It’s mouse season as temps drop
For the Appeal
We opened the dog food bin this morning, and lo and behold, sitting at the bottom, looking very full, was a mouse. My husband said that it was the strangest mouse he had ever seen.
I told him that it was a deer mouse, because it had big eyes and ears, a sharply bicolored tail and a white belly. A house mouse has a slightly pointed nose, small protruding eyes, very little hair on its ears or tail and a gray or light tan belly.
I don’t know how the mouse climbed the sides of the tall plastic bin and got into it through the lid. But, with temperatures dropping, mice begin migrating into warmer habitats – homes and garages. I have found them under my sink, in the dog treat cabinet, near the heater, in closets and even under dressers and beds. It’s great living in the country!
Although some people might consider mice cute, deer mice can carry hantavirus, a respiratory distress disease that can kill humans through contact with or inhalation of dust from their urine, feces or saliva. House mice can transmit salmonellosis (food poisoning) and other diseases, as well as tapeworms and organisms containing ringworm (a fungal disease in humans). They also chew up many materials to make nests: furniture, pillows, mattresses, rugs, clothes and paper products.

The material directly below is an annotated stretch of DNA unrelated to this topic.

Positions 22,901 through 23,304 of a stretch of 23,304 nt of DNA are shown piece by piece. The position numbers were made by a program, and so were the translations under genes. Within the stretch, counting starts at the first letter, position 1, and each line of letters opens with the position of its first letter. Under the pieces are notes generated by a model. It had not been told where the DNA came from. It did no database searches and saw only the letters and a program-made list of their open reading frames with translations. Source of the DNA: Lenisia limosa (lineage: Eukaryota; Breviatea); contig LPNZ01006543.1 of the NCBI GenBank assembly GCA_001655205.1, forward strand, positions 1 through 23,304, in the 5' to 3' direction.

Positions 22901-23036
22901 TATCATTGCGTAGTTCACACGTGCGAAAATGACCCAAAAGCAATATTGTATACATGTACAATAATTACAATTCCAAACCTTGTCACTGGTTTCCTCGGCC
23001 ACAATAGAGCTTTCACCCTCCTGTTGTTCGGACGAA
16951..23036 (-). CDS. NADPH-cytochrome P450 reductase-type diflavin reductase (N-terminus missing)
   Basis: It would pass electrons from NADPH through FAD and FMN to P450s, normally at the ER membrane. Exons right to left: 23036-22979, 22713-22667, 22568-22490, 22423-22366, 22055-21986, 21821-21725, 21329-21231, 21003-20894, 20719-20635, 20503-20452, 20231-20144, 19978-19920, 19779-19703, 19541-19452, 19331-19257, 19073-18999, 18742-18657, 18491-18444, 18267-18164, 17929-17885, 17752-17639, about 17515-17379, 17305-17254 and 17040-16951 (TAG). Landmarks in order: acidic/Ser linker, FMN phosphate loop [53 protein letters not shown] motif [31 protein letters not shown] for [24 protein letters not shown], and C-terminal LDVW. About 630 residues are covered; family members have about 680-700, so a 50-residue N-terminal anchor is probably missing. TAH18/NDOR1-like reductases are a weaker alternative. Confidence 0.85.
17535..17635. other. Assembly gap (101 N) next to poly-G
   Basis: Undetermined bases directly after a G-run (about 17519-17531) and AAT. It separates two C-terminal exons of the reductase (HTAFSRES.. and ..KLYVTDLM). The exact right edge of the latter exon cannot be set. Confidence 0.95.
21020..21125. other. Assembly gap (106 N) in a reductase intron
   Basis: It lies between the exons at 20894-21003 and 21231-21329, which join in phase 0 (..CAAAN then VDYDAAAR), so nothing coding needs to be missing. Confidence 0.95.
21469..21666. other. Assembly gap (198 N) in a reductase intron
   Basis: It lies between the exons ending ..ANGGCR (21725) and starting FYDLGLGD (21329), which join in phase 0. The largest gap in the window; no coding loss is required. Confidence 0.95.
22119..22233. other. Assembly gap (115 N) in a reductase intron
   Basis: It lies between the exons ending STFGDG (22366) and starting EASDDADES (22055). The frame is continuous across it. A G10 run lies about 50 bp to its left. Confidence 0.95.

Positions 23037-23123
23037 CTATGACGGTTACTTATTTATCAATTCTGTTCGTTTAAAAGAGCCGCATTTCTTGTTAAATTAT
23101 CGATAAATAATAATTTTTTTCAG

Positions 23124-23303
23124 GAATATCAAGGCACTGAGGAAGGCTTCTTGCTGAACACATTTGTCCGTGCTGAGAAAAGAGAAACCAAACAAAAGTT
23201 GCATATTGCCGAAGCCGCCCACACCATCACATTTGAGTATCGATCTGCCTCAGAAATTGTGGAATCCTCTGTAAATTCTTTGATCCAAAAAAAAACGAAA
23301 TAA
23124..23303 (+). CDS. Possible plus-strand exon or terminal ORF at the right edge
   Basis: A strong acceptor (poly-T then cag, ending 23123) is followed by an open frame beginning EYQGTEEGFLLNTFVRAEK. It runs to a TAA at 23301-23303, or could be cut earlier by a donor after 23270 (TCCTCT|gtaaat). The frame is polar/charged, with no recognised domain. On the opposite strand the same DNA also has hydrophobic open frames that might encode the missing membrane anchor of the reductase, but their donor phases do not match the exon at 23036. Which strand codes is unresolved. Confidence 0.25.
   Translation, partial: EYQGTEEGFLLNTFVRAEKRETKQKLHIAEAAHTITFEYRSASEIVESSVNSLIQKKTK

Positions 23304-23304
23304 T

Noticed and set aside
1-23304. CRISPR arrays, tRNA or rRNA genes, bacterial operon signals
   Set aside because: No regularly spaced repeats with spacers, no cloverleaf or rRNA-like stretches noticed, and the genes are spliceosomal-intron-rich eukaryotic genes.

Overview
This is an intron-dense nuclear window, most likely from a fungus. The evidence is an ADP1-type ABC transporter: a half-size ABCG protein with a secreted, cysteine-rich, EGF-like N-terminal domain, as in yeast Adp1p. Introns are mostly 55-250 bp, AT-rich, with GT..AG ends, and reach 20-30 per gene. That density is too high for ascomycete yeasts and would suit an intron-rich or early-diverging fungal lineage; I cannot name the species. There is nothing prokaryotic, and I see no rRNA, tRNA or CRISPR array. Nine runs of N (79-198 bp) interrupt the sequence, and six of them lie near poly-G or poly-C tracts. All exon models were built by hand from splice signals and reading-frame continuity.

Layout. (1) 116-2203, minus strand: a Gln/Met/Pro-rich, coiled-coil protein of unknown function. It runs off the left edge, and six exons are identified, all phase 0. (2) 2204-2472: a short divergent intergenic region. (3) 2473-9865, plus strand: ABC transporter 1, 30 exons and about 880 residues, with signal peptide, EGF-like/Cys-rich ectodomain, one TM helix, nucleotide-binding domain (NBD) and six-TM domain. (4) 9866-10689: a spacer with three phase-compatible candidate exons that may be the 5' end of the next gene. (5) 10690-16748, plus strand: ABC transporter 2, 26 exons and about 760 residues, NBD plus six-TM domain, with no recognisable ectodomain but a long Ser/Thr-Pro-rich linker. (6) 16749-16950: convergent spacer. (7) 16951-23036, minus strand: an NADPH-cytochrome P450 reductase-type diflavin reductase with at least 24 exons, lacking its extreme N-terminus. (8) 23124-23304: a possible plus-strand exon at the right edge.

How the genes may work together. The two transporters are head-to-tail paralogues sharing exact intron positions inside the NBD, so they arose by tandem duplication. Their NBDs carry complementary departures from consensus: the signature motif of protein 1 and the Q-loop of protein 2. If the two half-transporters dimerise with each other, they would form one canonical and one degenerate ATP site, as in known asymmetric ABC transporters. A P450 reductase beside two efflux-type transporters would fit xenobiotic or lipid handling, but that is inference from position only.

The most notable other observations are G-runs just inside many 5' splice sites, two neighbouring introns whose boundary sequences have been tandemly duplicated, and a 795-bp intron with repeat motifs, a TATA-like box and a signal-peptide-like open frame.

Any time you see mouse droppings, air the area out for at least 30 minutes. Spray the area with a disinfectant or solution of household bleach before sweeping, vacuuming, or handling any surface or material with which mice have had contact. Wear gloves. A face mask also would be a good idea.
Exclusion is the best control method. All openings larger than one-quarter of an inch must be sealed with heavy materials such as concrete mortar, galvanized sheet metal or heavy-gauge hardware cloth. Devices that claim to frighten mice, repellents and ultrasonic sound, are all ineffective in deterring them.
Toxic baits are available, some of which require continuously supplying bait until feeding stops. These also can be toxic to cats, dogs and pigs, if misused or if a pet or predator eats a treated animal.
Bait boxes are also available. The old method of setting mouse traps still works, but many people don’t like to remove the dead animal. In that case, throw the trap and mouse away, and set a new trap. Mice like dried fruit, nuts, bacon or even chocolate.
For more information, e-mail firstname.lastname@example.org or call me at 887-2252. You can “Ask a Master Gardener” by e-mailing mastergardeners@ unce.unr.edu or call your local University of Nevada Cooperative Extension office. Check out many useful horticulture publications at http://www.unce.unr.edu.
– JoAnne Skelly is the Carson City/Storey County Extension educator for University of Nevada Cooperative Extension.